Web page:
17. 17. Structure of IntellectWith the two dimensions of content and product we can sort out all the kinds of information people can think about.People can talk about the implications of a symbolic series, the relationship of two sounds, or behavioral transformations such as changes in emotions.
  18. 18. Structure of Intellect Operations• This dimension describes what the brain does with and to these types of information:  Cognition has to do with the ability to perceive the various items.  Memory has to do with the ability to store and retrieve various kinds of information.
  19. 19. Operations Divergent Production has to do with the ability to access memory. It refers to the ability to find large numbers of things which fit certain simple criteria. Convergent Production is the search of memory for the single answer to a question or situation. This area includes most areas of logic type problem solving. It differs from divergence in the constraint of one right answer. It seems likely that performance on convergent tasks is actually the result of divergent production and evaluation, but it is an often tested for skill, and the one most often associated with IQ.
  20. 20. Operations Evaluation is the ability to make judgments about the various kinds of information, judgments such as which items are identical in some way, which items are better, and what qualities are shared by various items.
  21. 21. Situations:• The cognition of semantic units has to do with ones ability to recognize words, i.e. ones vocabulary.• Cognition of Behavioral Transformations would be the ability to perceive changes in the expressions of an individual.• People differ in their abilities to remember not only from other people, but also among various kinds of information.• Some people who are poor at remembering faces (behavioral units) may be excellent at remembering puns (semantic transformations).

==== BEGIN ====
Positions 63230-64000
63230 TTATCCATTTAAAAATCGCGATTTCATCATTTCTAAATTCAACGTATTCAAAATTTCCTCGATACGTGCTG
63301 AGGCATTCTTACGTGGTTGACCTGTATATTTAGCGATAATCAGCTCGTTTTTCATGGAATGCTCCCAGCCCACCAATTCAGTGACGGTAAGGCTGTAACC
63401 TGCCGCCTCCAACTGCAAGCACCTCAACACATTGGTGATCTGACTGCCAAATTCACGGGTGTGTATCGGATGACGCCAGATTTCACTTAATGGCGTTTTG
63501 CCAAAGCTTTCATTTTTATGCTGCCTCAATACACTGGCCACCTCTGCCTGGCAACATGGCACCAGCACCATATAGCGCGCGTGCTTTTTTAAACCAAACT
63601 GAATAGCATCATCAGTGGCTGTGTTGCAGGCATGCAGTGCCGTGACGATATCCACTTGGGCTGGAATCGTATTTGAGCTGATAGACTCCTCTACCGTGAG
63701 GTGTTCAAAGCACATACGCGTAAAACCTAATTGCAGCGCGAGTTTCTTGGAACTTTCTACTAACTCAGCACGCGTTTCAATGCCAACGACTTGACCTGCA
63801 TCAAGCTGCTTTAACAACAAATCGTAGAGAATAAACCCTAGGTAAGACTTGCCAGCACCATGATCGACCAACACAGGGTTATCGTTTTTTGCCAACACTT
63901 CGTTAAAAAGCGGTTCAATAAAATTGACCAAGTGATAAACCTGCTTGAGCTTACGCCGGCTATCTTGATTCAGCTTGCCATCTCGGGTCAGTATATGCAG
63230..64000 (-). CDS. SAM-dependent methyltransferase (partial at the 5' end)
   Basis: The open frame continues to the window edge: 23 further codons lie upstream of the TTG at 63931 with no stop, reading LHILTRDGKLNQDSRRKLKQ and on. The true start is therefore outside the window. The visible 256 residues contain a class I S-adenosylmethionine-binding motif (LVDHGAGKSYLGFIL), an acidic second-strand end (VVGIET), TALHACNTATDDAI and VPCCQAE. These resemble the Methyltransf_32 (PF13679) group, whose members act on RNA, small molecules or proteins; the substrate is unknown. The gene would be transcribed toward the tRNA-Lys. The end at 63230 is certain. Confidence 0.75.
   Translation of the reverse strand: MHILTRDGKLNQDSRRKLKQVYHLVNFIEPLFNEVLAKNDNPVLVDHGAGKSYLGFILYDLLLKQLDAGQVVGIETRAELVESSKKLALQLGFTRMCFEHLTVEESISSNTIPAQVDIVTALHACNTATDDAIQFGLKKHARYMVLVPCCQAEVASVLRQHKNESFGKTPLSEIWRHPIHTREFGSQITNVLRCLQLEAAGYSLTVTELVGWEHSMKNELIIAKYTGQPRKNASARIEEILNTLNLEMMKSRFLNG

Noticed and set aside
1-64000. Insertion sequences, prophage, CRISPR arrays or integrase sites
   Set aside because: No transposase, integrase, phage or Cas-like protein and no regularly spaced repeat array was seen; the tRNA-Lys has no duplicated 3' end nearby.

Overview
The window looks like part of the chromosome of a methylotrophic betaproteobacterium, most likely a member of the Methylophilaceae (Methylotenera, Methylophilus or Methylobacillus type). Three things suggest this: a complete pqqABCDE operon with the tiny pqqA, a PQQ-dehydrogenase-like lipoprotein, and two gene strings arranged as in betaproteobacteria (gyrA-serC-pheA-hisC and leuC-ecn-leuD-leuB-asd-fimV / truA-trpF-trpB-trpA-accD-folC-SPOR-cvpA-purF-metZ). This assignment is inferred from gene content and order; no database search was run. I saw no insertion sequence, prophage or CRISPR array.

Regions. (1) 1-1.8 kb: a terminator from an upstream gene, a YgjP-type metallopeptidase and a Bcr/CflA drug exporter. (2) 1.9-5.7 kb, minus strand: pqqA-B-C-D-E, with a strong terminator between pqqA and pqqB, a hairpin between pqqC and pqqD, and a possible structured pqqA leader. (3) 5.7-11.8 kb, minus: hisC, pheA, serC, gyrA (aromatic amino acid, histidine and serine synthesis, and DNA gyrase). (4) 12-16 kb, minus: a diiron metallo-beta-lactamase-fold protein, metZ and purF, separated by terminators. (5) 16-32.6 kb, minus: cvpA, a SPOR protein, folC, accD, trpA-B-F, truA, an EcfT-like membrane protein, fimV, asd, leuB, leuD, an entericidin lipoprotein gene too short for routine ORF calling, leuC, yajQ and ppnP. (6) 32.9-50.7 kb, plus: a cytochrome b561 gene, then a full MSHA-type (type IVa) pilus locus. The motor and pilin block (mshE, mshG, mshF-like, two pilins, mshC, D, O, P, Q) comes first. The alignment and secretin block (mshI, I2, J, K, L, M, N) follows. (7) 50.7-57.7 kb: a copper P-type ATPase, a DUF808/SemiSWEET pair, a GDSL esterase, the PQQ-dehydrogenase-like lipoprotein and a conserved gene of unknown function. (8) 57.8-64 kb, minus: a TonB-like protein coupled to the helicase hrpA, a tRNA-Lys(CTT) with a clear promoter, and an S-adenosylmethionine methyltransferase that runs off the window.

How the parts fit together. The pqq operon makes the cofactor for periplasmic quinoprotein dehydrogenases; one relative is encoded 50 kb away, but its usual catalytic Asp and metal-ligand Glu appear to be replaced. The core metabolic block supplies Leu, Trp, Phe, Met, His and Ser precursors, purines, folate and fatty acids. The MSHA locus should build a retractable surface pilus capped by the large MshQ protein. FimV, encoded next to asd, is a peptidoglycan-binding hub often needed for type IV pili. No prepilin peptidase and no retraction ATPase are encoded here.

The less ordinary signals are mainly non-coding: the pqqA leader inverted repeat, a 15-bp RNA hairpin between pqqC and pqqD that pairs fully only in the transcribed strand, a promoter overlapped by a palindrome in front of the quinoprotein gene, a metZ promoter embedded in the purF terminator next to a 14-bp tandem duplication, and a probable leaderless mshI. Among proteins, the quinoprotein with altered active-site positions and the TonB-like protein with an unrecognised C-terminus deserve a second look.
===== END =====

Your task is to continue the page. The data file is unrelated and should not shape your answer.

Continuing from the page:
22. 22. Situations:• For example, the ability to divergently produce visual units includes the ability to list a great many images which include a circle.• Divergence in behavioral transformations would include the ability to revise stories about people.• Divergence in Symbolic Implications would include the ability to list various equations which can be deduced from given equations.
  23. 23. CriticismVarious researchers have criticized the statistical techniques used by Guilford.• According to Jensen (1998), Guilfords contention that a g-factor was untenable was influenced by his observation that cognitive tests of U.S. Air Force personnel did not show correlations significantly different from zero.• According to one reanalysis, this resulted from artifacts and methodological errors. Applying more robust methodologies, the correlations in Guilfords data sets are positive.
  24. 24. Criticism• In another reanalysis, randomly generated models were found to be as well supported as Guilfords own theory.
  25. 25. Criticism• Guilfords Structure-of-Intellect model of human abilities has few supporters today. Carroll (1993) summarized the view of later researchers: "Guilfords SOI model must, therefore, be marked down as a somewhat eccentric aberration in the history of intelligence models; that so much attention has been paid to it is disturbing, to the extent that textbooks and other treatments of it have given the impression that the model is valid and widely accepted, when clearly it is not."
  26. 26. Key Principles1. Reasoning and problem-solving skills2. Memory and Oppositions3. Decision-making skills4. Language-related skillsBased on a combination of the three components of intelligences measures a wide range of abilities needed for academic success.
  27. 27. Implications for EducationThe Structure of Intellect’s philosophy is that intelligence is not fixed.Intelligence can be learnt.IQ tests implements narrow abilities where theSI measures a wide variety of abilities.Need to consider all students are different.
  28. 28. “Psychology should be the chief basic science upon which thepractices of education depend. It should have suppliededucation with the information it needs concerning theprocesses of understanding, learning, and thinking, amongother things. One of the difficulties has been that such theoryas has been developed has been based primarily upon studiesof behavior of rats and pigeons. As someone has said, someof the theory thus developed has been an insult even to therat.” J.P. GUILFORD, The Nature of Human Intelligence
  29. 29. Structure of Intellect
  30. 30. References:• Gardner, H. (1983). Frames of Mind: The Theory of Multiple Intelligences. New York: Basic Books.• Guilford, J. (1950). Creativity. American Psychologist , 5, 444-454.• Guilford, J. (1967). The Nature of Human Intelligence. New York: McGraw-Hill.• Guilford, J. (1977). Way beyond the IQ. Buffalo, NY: Creative Education Formation.• http://www.instructionaldesign.org/theories/intellect.html• http://www.lifecircles-inc.com/Learningtheories/guilford.html• http://www.youtube.com/watch?v=DR-lAzk66YU• http://www.youtube.com/watch?v=OsxqOIR9mzA&feature=related• http://www.youtube.com/watch?v=eN3e2GLP0Ns• http://www.youtube.com/watch?v=tDgeTqHtUf0

×